The Red River and Wild Rice River crept toward flood crests Wednesday near this small northwest Minnesota town, but a stout earthen dike kept the community mostly dry, allowing flood-fighters to focus on sandbagging around farmhouses.
Workers pumped away water that seeped through the levee forming a square around Hendrum, one of many towns that beefed up flood protection after the disastrous flood of 1997.
“We are still sitting pretty dry in town,” said Mike Smart, who serves as both police chief and flood coordinator in the town of about 315 people.
Melting snow and heavy rain pushed the Red River quickly above its banks this spring, causing anxiety all along the river that serves as the state line between Minnesota and North Dakota.
Hendrum sits in a precarious spot in the broad valley, sandwiched between the Red River a mile to the west and the Wild Rice River a mile to the east.
The Red River had been rising steadily at Fargo, N.D., but the National Weather Service said it had crested and by Wednesday morning was just over 37.1 feet; flood stage is 18 feet. It was expected to start slowly receding later in the day, but meteorologists said it would not drop below 30 feet until next week.
It’s still too early to “pass the champagne and cigars,” said Fargo’s public works director, Dennis Walaker. He said it would take at least six days before the city reaches a comfort level.
Cass County’s emergency manager Dave Rogness estimated flood damage to roads and bridges in the county surrounding Fargo could total more than $1 million.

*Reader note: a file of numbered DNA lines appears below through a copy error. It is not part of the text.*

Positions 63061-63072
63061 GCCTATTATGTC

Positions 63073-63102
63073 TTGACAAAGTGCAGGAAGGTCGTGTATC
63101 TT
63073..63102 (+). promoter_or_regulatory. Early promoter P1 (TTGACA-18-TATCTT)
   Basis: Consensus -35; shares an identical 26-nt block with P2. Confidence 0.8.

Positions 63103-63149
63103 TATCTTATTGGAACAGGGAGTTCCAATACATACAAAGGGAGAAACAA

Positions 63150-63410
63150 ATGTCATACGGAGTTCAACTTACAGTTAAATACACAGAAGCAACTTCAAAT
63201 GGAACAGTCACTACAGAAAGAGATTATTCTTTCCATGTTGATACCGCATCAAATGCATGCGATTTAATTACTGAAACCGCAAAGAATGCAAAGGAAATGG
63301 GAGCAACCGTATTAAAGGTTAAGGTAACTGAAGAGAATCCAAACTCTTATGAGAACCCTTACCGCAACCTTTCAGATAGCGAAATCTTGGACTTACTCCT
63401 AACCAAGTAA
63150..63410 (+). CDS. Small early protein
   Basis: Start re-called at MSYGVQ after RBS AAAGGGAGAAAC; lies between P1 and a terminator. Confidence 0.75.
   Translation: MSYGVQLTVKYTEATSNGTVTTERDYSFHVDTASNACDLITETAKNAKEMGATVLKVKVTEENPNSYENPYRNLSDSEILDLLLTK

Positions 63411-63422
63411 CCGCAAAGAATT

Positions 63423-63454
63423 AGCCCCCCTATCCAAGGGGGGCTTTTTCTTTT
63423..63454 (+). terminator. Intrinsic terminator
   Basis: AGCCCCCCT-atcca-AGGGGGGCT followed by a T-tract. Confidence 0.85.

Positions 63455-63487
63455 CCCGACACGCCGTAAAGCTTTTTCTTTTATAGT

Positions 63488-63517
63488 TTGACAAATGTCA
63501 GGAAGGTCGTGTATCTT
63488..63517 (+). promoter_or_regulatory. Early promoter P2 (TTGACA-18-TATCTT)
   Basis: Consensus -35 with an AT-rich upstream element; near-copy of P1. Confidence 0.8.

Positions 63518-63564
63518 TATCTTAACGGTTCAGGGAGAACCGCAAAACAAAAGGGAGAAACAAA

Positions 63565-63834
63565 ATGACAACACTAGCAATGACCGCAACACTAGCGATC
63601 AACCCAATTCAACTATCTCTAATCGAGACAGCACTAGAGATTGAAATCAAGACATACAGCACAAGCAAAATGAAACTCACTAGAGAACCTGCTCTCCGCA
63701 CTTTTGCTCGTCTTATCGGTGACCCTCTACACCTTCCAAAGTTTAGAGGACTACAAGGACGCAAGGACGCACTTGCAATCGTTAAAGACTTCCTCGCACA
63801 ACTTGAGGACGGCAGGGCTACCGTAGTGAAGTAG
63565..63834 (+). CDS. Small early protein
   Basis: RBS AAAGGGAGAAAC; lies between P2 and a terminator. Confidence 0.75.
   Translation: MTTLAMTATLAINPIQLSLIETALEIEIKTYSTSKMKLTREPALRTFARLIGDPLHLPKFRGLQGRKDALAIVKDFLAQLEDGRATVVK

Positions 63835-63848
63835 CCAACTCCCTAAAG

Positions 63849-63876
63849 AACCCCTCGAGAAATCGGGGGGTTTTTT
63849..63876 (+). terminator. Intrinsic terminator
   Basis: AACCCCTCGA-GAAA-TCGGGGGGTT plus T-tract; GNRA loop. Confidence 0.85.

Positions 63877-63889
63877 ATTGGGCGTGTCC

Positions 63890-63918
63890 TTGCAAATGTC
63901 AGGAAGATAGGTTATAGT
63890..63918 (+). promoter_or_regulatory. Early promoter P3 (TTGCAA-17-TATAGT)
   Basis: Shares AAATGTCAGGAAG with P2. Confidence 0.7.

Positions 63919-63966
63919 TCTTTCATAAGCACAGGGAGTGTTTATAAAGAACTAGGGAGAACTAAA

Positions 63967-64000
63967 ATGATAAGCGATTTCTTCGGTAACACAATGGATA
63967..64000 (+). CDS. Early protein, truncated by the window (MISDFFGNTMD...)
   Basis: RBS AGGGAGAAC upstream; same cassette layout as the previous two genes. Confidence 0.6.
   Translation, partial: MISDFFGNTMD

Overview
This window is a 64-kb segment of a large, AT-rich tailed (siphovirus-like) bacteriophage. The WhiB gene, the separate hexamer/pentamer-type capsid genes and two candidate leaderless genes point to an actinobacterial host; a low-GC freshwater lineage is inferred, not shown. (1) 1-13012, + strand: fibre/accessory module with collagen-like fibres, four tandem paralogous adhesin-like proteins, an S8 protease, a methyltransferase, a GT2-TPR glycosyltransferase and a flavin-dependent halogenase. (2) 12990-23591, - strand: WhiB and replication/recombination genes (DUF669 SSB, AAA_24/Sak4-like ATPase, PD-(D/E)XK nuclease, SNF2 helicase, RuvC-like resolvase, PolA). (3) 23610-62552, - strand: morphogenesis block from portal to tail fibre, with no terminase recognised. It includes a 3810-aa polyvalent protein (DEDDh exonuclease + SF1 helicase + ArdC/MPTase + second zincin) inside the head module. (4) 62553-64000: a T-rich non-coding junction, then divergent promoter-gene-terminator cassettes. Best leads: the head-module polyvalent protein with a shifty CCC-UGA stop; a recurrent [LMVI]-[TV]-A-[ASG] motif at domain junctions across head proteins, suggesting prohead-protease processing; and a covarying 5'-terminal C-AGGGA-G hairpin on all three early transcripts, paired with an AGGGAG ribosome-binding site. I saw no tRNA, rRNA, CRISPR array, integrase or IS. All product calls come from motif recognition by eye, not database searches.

Downstream from Fargo, in Grand Forks, the Red was expected to crest Wednesday afternoon at 47.7 feet — about 20 above flood stage, but not above the city’s levee protection level.
Showers were forecast in the southern fringe of the Red River basin that could prolong the high water river levels but weren’t expected to cause new problems, said Lynn Kennedy, a hydrometeorological technician with the National Weather Service.
At Hendrum, the Wild Rice River was at 32.32 feet early Wednesday and is expected to crest at 33.4 feet Thursday afternoon. The town’s levee, which was raised 3 feet after the 1997 flood, protects to 36.8 feet.
Some 16,000 sandbags were stockpiled in the middle of town, though they were being used primarily to protect farmhouses.
On Tuesday, Jon Grothe and friends stacked sandbags onto a dike protecting his farmhouse from the rising water. Nearly a decade ago, his house, sheds and corn bins were all inundated by the flood.
“I heard about (possible flooding) Saturday, then spent Sunday trying to digest whether that was realistic or not,” he said. “Then I decided it was silly not to take this seriously.”